Samanga

Note: the first few entries provide quite a bit of background and description. The action picks up after that!

19 December 2011

I wished today that I had a tape recorder to record everything that was said to me, because there was so much I wanted to retain.
I’m in a homestay for the four weeks of the program. My hosts are Mr. and Mrs. Mlay. He’s a retired teacher, and she is the head teacher (principal) at the local primary school. His English is fairly good, although we don’t always understand each other. His wife speaks English, but I’m told not as well – I haven’t spent much time with her.

The house is nice; a good size. It’s made of concrete, with a corrugated metal roof. There’s a nice shady porch in the front and a pretty hedge in the front and flower beds with zinnias and lantana, etc, on the sides.

In the back there is the outbuilding. This consists of a storage sheds for tools, etc, and the bathing room and toilet room. Each of these is smallish, with cement walls and floor and a window. The toilet is a sort of shallow, narrow plastic toilet bowl type thing with a hole in it cemented into the floor. So I have to practice my aim… Then you rinse it with water from a bucket that is kept there. I don’t mind using the toilet in an outbuilding or that it doesn’t flush, but I wish it were up higher so I could sit! But women spend a lot of their time squatting; to wash, to cook, etc, so that’s perhaps a more natural position for them than sitting. The washing room just has a drain in the floor and you put a plastic basin of water and a low bench in to use to wash. Awkward, but it works, and after a sweaty day it feels just fine.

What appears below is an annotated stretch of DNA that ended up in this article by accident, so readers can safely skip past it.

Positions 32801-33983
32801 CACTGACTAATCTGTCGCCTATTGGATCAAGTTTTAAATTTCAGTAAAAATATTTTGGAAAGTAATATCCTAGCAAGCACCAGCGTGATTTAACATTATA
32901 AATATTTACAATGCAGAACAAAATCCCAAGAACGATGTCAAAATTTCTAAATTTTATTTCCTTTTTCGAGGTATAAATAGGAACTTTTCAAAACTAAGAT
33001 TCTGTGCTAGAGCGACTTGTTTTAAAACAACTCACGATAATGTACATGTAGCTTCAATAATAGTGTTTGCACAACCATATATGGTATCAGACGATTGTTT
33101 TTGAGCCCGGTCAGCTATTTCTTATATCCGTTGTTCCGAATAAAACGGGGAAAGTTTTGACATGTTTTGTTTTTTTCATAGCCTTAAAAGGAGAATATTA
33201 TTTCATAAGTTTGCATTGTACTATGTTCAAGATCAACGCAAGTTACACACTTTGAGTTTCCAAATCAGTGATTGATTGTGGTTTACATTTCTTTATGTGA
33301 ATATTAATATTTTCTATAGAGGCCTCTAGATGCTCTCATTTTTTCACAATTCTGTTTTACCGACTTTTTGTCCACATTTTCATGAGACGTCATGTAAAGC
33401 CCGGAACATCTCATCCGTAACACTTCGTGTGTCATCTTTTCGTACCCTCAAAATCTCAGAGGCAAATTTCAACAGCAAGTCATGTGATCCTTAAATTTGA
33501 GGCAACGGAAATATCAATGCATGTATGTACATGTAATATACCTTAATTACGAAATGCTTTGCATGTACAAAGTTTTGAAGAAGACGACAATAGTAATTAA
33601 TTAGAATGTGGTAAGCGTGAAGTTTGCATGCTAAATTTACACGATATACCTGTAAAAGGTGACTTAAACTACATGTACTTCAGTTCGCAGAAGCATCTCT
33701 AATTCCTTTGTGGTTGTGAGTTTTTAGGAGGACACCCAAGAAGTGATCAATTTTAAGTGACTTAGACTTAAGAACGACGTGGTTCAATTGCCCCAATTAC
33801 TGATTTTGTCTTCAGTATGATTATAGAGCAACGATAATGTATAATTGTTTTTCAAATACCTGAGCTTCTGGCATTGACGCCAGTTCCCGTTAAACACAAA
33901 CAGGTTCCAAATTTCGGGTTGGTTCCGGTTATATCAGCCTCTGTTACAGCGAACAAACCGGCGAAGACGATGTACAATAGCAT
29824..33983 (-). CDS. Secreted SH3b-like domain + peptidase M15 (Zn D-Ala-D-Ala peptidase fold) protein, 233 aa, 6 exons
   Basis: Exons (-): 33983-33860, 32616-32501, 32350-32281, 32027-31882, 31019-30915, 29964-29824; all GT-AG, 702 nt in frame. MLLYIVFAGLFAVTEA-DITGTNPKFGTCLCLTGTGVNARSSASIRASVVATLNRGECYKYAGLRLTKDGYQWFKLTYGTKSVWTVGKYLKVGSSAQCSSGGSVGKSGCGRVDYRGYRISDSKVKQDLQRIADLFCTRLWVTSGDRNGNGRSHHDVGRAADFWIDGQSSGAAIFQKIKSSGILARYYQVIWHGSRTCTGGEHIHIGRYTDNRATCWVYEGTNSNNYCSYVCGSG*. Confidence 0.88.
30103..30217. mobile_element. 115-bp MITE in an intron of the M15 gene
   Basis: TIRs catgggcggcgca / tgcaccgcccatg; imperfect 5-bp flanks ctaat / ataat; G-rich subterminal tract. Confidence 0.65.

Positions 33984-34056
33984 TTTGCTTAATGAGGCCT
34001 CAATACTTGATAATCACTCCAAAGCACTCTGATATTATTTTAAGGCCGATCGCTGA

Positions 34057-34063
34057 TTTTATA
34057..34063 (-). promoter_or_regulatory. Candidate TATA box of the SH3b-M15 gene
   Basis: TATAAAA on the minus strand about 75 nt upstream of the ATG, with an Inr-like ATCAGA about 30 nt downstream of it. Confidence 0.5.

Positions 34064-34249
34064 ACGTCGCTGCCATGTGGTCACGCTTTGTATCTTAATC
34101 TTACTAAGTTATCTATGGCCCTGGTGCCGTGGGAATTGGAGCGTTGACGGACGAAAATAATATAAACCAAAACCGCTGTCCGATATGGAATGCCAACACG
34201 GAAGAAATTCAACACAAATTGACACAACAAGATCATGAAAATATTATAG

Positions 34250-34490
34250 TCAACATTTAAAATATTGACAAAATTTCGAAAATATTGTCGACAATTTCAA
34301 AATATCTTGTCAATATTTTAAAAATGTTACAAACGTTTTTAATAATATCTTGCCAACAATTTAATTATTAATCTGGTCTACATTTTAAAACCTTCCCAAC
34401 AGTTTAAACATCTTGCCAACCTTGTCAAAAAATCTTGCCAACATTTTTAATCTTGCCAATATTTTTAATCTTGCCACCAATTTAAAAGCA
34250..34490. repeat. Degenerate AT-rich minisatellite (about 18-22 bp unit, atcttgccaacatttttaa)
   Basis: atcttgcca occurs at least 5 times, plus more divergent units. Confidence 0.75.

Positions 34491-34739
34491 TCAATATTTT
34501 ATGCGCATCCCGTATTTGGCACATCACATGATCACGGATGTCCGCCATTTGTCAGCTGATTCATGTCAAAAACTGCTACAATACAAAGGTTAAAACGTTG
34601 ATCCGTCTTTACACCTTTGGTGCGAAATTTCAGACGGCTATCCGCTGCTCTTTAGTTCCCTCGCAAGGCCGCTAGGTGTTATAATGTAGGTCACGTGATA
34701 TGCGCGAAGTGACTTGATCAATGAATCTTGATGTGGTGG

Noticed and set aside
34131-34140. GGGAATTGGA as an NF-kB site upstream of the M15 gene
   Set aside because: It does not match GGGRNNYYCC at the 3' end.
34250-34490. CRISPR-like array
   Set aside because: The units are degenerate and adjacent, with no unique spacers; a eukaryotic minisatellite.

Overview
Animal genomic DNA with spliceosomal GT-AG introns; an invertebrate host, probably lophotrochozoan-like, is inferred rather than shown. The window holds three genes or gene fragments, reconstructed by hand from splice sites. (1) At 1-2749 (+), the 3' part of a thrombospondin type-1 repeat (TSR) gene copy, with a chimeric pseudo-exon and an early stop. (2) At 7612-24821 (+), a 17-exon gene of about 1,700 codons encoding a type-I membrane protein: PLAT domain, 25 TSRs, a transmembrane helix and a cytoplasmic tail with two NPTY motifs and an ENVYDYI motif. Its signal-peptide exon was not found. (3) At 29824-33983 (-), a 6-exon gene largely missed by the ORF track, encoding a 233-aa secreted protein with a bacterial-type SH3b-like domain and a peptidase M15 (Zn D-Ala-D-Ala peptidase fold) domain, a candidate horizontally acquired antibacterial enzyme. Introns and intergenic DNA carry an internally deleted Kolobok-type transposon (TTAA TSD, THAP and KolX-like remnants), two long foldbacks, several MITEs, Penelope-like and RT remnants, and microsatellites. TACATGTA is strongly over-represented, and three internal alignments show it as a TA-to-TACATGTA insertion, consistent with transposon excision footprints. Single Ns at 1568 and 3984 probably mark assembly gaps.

A little to the side is the kitchen, which is a detached rough wooden shed. They have electricity but don’t use it for cooking. Mama Mlay cooks over a little fire fueled by wood around which are three stones arranged so that you can put any size pot on them over the fire.

There is a good-sized living room with furniture that must be from the seventies – lots of gold and brown. They also have a small TV  though the signal doesn’t always come in. I have my own bedroom, which is big enough to fit a double bed, a couple of chairs, and a small table. They have electricity, but it isn’t very strong – the lights dim frequently – and the rooms are lit with just a single lightbulb, so despite the electricity, it’s still pretty dark after sundown. I think that’s the thing that’s going to take the most getting used to, the darkness. Dinner isn’t served till right before bedtime, and so there are several hours there where I’m just doing my thing alone in the near-dark. It’s lonely. They don’t invite me to help with dinner and I don’t know how to ask.

I would be happy enough living this lifestyle for a while, if I were living with people with whom I could communicate more easily. In the future this would be fine, or if there had been another person doing the program who also was staying here.

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